This is a vital dimension of the specification and is critically important for any creative people working on the project.
Is your design project highly conceptual and ground-breaking, or is it a revision or development or improvement of an existing design or product or service? Or something in between? 
The thought process and design process are entirely different for something absolutely new compared to something that simply adapts or develops an existing concept or idea. Creative people therefore need to know the level of innovation required. Many of the best creative people will by their nature tend to strive for optimum innovation but this is fine only if the project requires it.
There are three types of innovation: incremental, modular and radical. The level of innovation must be 'fit for purpose' whatever that purpose is. Your reference point is the outcome or result required by the business or organisation. Deciding the level of innovation is also crucial for selecting the right type of designer(s) to work on the project. Some designers are highly innovative; others are more comfortable with refinements and developments. Knowing the level of innovation helps the design manager to identify the right people for the job .
In order to prevent unnecessary redesign or replication of work without stagnating creativity, the LEGO innovation model is applied to all the four fundamental areas of business at LEGO: business, product, process and communication. In each area, activities are constantly reviewed and the right level of change is selected .
Approaches of innovation used in the model are:
1. No change – a product or process is currently fit for purpose.
2. Adjust – minor changes and optimisation of known parameters are used to update products or modify processes in order to improve performance.
3. Reconfigure – known and often of multiple parameters, are put together in a new way in order to better meet existing business and/or customer needs.
4. Redefine – an entirely new approach and offering are introduced in a business area or market sector – existing products and processes may undergo quite fundamental modifications.
Best (2010)  explains two types on innovations:
Design-driven innovation involves managing the relationship between design and innovation, where innovation is driven by the needs of users and customers. It entails taking more of a bottom-up, user-centric approach to adding value to a customer experience.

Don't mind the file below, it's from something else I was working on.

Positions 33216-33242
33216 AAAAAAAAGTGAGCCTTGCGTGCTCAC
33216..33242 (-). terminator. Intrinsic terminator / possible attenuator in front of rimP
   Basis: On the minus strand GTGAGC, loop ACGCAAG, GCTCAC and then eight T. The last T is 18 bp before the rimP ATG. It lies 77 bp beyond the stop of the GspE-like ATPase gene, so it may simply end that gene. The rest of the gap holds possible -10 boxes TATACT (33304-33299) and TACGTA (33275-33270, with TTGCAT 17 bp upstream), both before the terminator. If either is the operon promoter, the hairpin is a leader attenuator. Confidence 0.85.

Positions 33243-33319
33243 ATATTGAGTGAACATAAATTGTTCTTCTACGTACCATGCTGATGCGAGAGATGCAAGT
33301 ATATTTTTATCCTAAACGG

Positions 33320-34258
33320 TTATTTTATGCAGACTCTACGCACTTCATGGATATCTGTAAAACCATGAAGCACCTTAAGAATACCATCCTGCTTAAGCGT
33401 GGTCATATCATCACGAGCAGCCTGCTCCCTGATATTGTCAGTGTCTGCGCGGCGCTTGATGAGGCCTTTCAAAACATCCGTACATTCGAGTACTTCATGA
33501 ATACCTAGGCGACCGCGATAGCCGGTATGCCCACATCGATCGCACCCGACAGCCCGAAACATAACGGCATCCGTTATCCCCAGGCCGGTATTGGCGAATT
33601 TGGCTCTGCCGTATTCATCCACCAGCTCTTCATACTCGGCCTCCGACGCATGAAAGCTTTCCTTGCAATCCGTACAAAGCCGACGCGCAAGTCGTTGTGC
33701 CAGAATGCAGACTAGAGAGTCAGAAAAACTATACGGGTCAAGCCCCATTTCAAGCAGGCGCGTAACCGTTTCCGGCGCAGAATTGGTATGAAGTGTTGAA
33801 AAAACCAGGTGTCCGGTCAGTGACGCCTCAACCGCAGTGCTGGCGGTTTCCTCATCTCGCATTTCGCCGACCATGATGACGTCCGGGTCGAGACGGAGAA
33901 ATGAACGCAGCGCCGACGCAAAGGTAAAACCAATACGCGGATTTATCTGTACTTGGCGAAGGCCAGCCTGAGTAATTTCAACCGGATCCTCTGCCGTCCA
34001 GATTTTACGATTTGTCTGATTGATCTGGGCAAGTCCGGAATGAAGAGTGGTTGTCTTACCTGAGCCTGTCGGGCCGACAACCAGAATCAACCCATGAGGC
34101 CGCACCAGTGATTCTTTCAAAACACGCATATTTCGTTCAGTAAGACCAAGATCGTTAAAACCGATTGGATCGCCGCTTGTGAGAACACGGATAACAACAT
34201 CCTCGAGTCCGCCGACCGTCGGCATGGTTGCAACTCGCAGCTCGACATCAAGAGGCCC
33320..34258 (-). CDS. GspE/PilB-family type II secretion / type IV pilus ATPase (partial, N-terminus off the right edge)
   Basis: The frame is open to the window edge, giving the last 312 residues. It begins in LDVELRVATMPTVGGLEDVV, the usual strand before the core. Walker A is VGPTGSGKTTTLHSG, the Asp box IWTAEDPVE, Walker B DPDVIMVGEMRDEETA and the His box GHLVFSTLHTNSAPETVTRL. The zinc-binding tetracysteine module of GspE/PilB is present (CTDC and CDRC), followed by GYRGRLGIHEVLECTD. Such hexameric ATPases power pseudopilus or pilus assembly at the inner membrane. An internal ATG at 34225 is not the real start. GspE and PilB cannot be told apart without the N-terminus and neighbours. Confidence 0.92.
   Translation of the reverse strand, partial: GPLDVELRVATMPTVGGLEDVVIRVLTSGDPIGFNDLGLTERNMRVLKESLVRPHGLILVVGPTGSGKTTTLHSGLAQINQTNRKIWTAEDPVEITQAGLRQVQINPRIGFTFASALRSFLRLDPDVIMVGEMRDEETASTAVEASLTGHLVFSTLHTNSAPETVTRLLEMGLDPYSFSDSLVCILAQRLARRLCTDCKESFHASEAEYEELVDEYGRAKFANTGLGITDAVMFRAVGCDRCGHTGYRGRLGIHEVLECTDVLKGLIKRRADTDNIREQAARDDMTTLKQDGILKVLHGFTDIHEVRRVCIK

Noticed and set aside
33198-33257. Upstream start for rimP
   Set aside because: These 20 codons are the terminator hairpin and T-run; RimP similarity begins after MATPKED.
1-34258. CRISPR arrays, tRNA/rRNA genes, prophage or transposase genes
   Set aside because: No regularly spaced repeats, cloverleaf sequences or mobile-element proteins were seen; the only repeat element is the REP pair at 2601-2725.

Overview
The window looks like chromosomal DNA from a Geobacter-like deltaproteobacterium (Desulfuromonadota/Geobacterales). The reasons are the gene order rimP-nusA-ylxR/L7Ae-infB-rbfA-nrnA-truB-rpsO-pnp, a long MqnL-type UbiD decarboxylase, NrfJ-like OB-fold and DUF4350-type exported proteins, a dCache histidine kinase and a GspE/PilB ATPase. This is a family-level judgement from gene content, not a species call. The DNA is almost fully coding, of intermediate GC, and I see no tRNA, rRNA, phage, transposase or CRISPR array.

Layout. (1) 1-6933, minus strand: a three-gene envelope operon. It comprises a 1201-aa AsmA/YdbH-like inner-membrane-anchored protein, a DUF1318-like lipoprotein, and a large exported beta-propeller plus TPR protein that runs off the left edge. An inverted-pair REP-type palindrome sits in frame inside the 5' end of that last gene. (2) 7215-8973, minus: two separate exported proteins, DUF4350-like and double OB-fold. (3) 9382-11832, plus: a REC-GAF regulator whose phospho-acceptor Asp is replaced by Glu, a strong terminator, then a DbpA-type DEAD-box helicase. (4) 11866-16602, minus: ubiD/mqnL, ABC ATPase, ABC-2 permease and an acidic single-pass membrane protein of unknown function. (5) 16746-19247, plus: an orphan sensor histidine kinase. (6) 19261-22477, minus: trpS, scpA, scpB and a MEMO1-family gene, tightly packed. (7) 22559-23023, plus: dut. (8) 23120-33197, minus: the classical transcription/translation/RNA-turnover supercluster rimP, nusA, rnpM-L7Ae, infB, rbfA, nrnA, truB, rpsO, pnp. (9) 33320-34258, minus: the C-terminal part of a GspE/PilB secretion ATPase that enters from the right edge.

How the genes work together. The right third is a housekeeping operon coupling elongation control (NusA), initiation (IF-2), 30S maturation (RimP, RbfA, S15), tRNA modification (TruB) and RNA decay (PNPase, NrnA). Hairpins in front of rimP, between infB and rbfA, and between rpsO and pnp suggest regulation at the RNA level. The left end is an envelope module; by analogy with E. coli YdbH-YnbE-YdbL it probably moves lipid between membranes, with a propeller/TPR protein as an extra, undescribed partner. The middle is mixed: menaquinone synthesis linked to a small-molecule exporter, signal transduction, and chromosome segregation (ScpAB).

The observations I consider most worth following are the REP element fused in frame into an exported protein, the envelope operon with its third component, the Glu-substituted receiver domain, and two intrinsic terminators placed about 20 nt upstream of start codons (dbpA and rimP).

Source: As mentioned in the image.
Brand-driven innovation takes more of a top-down (brand, marketing, exploiting innovative thinking, technologies and materials) approach to add vale to a brand through introducing new products, services and approaches. Leaders such as Apple, Nintendo, Alessi and many others build an unbeatable and sustainable competitive advantage through innovations that do not come from the market but that create new markets. These leaders compete through products and services that have a radical new meaning: those that convey a completely new reason for customers to buy them .
Innovation is defined as the development and implementation of new ideas by people who over time engage in transactions with others within an institutional order. This definition focuses on four basic factors (new ideas, people, transactions, and institutional context). An understanding of how these factors is related leads to four basic problems confronting most general managers :
1. A human problem of managing attention,
2. A process problem in managing new ideas into good currency,
3. A structural problem of managing part-whole relationships,
4. A strategic problem of institutional leadership.
 Best, K. (2010). The Fundamentals of Design Management, AVA Publishing, SA.
 Verganti, R. (2009). Design Driven Innovation: Changing the Rules of Competition by Radically Innovating What Things Mean, Harvard Business Review Press.
 Andrew H. Van de Ven, Central Problems in the Management of Innovation